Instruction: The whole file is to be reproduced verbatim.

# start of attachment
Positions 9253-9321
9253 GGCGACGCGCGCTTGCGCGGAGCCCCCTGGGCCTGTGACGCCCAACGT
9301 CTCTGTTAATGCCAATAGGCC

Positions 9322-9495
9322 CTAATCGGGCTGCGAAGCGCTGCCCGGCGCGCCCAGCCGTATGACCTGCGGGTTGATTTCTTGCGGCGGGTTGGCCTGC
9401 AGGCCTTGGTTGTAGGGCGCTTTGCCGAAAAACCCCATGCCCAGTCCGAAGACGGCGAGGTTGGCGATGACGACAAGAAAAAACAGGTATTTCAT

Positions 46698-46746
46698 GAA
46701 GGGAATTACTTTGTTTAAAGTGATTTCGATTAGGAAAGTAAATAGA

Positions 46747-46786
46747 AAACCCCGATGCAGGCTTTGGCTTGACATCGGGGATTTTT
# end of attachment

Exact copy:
Positions 9253-9321
9253 GGCGACGCGCGCTTGCGCGGAGCCCCCTGGGCCTGTGACGCCCAACGT
9301 CTCTGTTAATGCCAATAGGCC

Positions 9322-9495
9322 CTAATCGGGCTGCGAAGCGCTGCCCGGCGCGCCCAGCCGTATGACCTGCGGGTTGATTTCTTGCGGCGGGTTGGCCTGC
9401 AGGCCTTGGTTGTAGGGCGCTTTGCCGAAAAACCCCATGCCCAGTCCGAAGACGGCGAGGTTGGCGATGACGACAAGAAAAAACAGGTATTTCAT

Positions 46698-46746
46698 GAA
46701 GGGAATTACTTTGTTTAAAGTGATTTCGATTAGGAAAGTAAATAGA

Positions 46747-46786
46747 AAACCCCGATGCAGGCTTTGGCTTGACATCGGGGATTTTT